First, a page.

“Jesus looked at him (it says) and loved him”…. the kindest thing Jesus could say to this man, it turns out though, was the last thing he wanted to hear. “Sell what you own and give the money to the poor”.


We know its the last thing he wanted to hear, partly because of his reaction… but probably more likely because of our own reaction. Like Jesus we know his weakness, because it is our weakness also. This is the last thing we would want to hear from Jesus. None of us thinks Jesus would say this to us. Every interpreter I have ever heard has emphasised that this saying is specifically for this man. This is what Jesus would say to Donald Trump, not to us… We desperately hope…


And yet context is everything. Jesus has some general things to say about money – that go beyond his word to this particular man. Jesus has a theology of money, a view of how money relates to the kingdom of God. Money fights against the kingdom of God. Money makes the kingdom of God harder to participate him. These are Jesus words. ‘How hard it is for the rich man to enter the kingdom of God.’ This is perplexing for the disciples. And if it is perplexing for them, how much more for us, whose world is so much more deeply shaped by money than their world? It makes the kingdom of God seem so otherworldly. How can God’s kingdom be about a struggle with money?


At this point we are tempted to say that money is just a thing… a coin, a number… it does nothing. The issues here is our attitude to it and we can choose to do what we want with it.


That would be the encouraging. We could go away feeling optimistic about our ability to do good in the world. But I don’t think the two-edged sword lets us get away with such an easy response.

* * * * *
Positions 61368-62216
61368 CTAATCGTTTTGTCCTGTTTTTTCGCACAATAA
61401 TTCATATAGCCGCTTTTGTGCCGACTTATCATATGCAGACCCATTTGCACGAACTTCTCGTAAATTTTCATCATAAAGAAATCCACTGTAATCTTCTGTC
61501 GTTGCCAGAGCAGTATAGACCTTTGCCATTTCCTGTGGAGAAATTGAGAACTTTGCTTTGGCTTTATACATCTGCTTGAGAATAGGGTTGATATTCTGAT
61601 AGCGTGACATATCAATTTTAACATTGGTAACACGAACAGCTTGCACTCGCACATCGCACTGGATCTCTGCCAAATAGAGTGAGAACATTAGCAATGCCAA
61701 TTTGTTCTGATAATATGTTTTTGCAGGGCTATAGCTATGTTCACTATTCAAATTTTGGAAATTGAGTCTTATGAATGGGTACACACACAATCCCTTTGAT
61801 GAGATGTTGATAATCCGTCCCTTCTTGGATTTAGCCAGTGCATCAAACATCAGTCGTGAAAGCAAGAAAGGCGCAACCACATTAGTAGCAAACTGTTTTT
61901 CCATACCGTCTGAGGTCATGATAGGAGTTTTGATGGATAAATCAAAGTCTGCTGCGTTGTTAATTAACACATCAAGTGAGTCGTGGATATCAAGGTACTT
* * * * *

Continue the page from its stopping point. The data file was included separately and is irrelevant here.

For Jesus there is a difference between the rich person and the poor person. Money exerts a pressure, it is a culture, a system, a power. It takes our time and attention… ‘where your treasure is, there will your heart be also’. To be rich, according to Jesus puts you at a disadvantage in relation to the kingdom of God.


And also the last thing Jesus is saying is that it is straightforwardly within our capacity to turn our attitude around and do the right thing with money. In fact Jesus is pushing in the opposite direction… For us it is impossible. Thanks goodness it is possible for God.


God alone can set us free from our wealth to share in God’s kingdom.


So today I am hoping we can talk together about this topic… but of course its a very difficult topic to talk about. It’s hard to talk about it without feeling at some level the challenge of Jesus words and without getting defensive. If you look at the text, Peter does that straight after Jesus’ teaching. He says: “We have left everything and followed you…” (as if to say why are you telling us this? … we’ve donated to the church and to charities for years…). And Jesus says, sure… there will be kingdom benefits for all of that stuff, but, be aware the kingdom might not be as you think ‘many who are first will be last and last will be first’.


It would be very easy to start to talk about our own situation in a way which reflects our envy of those who have more… or which tries to claim a moral high ground by emphasising our poverty and so on.


I am a wealthy person. In relation to the average New Zealand income, Jan and I are rich. The stipend contributes to making it hard for me to enter the kingdom of God.


But in relation to global income levels all of us are wealthy people, although in terms of NZ lifestyles some of us may clearly be poor.


Whatever our situation… and without making comparisons… my prayer is that we can think together about this, because, at some level we are in this together….


· What does money do to us? What is the way it shapes our lives?


· What is it about the kingdom of God that is different from a world dominated by money?


· What are the resources that our faith gives us to deal with money and its impact?